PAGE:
Monday, August 16, 2010
Memories of Things Past: PART 3 of 7
The Third Emotional Centre relates to the desire to make our mark on the world, with our sense of identity and self-esteem, with how well we do our job, and how others perceive, assess and acknowledge our performance. This is at the heart of the third emotional centre. It has to do with the "me against the world" element of our lives. Memories related to these emotions are stored in the organs of the gastrointestinal tract, including the mouth, the esophagus, the stomach, the small intestines and upper colon, the liver and the gall-bladder.
The organs of the third emotional centre are more closely aligned with our emotions than the organs of almost any other area of the body. Perhaps due to the fact that the first way we interact with the world is through our digestion. It makes sense to feel things at 'a gut level'. One of the largest issues associated with ulcers and other ailments of this emotional centre is the issue of responsibility and commitment. How well we fulfill these responsibilities can set the stage of illness or health in this area.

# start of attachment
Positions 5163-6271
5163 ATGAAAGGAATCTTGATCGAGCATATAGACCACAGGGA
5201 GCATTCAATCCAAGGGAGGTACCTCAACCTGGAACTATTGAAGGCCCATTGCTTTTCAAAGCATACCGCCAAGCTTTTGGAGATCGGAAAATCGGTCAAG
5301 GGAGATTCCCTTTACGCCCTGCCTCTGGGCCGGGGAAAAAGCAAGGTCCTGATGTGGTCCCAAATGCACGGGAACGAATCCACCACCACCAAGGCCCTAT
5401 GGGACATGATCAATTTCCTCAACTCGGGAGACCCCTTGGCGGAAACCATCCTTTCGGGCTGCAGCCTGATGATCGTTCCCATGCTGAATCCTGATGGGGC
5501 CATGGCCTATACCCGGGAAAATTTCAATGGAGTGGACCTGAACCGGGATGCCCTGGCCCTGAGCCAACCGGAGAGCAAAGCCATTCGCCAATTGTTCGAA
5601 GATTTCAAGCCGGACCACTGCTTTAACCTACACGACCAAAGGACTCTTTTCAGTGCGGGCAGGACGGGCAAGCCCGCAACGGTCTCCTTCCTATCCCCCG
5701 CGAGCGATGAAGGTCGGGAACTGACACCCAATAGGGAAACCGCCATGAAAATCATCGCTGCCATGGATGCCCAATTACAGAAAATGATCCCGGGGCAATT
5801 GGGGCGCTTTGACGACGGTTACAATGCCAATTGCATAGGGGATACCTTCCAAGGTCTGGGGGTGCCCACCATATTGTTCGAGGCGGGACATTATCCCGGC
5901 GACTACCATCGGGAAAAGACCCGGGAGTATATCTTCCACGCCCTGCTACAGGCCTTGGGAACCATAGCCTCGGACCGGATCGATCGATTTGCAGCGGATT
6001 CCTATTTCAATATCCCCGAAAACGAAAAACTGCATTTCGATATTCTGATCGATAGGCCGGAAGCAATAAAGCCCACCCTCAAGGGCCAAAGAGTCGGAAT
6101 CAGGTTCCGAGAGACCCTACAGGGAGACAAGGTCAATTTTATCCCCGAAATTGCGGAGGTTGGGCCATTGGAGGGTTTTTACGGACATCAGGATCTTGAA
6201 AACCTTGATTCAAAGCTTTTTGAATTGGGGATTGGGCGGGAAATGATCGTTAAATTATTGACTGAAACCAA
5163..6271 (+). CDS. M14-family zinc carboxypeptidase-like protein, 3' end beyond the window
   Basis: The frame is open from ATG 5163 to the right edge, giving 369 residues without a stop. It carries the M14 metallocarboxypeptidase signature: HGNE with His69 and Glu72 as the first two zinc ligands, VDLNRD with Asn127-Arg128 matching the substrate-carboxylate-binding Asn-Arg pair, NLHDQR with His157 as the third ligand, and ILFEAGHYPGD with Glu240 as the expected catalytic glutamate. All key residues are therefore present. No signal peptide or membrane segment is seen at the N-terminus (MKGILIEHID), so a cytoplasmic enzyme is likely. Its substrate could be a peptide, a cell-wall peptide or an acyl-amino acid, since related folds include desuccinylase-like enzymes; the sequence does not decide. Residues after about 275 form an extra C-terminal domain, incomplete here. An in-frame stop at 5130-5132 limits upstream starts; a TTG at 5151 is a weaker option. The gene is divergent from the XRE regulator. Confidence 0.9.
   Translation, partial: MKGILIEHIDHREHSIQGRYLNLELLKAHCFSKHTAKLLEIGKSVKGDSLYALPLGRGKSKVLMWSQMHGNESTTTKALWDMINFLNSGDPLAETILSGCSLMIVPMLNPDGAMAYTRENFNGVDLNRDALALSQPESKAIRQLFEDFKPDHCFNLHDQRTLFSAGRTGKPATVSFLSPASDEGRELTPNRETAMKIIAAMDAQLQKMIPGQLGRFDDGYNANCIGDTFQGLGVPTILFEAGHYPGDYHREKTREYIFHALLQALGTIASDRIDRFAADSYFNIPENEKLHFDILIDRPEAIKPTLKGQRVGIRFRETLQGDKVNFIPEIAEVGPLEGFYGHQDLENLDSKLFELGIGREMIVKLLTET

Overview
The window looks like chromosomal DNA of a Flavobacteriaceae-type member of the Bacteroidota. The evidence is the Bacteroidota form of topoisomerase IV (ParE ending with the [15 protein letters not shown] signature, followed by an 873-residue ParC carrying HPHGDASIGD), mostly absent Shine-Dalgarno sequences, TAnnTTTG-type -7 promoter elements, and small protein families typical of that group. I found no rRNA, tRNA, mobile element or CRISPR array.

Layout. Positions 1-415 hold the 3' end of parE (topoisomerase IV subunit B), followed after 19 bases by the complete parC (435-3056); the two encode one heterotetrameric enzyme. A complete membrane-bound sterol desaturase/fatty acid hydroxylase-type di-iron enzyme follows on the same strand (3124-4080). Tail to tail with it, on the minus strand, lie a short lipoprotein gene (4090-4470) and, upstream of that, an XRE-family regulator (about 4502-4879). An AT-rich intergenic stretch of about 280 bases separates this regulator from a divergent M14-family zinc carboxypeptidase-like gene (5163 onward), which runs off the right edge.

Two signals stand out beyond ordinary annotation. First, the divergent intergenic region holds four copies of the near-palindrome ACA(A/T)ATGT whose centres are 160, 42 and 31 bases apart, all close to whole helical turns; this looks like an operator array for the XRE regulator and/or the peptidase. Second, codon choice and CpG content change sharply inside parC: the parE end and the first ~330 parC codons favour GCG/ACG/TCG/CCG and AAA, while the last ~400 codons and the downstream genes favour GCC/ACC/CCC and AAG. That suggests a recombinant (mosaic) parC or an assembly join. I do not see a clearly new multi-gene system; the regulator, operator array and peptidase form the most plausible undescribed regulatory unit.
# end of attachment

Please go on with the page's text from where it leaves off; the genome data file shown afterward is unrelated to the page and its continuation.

Our emotional centres contain contrasting sets of emotions, the powers and vulnerabilities which we must balance for best health. When an imbalance occurs, our intuition knows it and it speaks to us through our bodies in illness.
Third Emotional Centre - Power: Adequacy - Skills, competence, making it work
Third Emotional Centre - Power: Responsibility - Being caught in the middle
Third Emotional Centre - Power: Aggessiveness - Threat, intimidating, territoriality
Third Emotional Centre - Power: Boundaries
Third Emotional Centre - Power: Competitiveness - Winning, gain
Third Emotional Centre - Vulnerability: Inadequacy - Inferiority, incompetence, giving up
Third Emotional Centre - Vulnerability: Irresponsibility - Addiction
Third Emotional Centre - Vulnerability: Defensiveness - Restraint, entrapment, avoidance and escape
Third Emotional Centre - Vulnerability: Limitations
Thrid Emotional Centre - Vulnerability: Noncompetitiveness - Losing and conceding, loss
Ask yourself if any of these statements ring true and see what side you tend to fall on - again, remember one isn't better than the other, but rather that we are seeking balance.
1) "I am the best at my job. No one is better than me." (Adequacy)
2) "I'll just do it tomorrow, who cares?" (Irresponsibility)
3) "I often feel intimidated by people" (Defensiveness)
4) "I always have to win" (Competitiveness)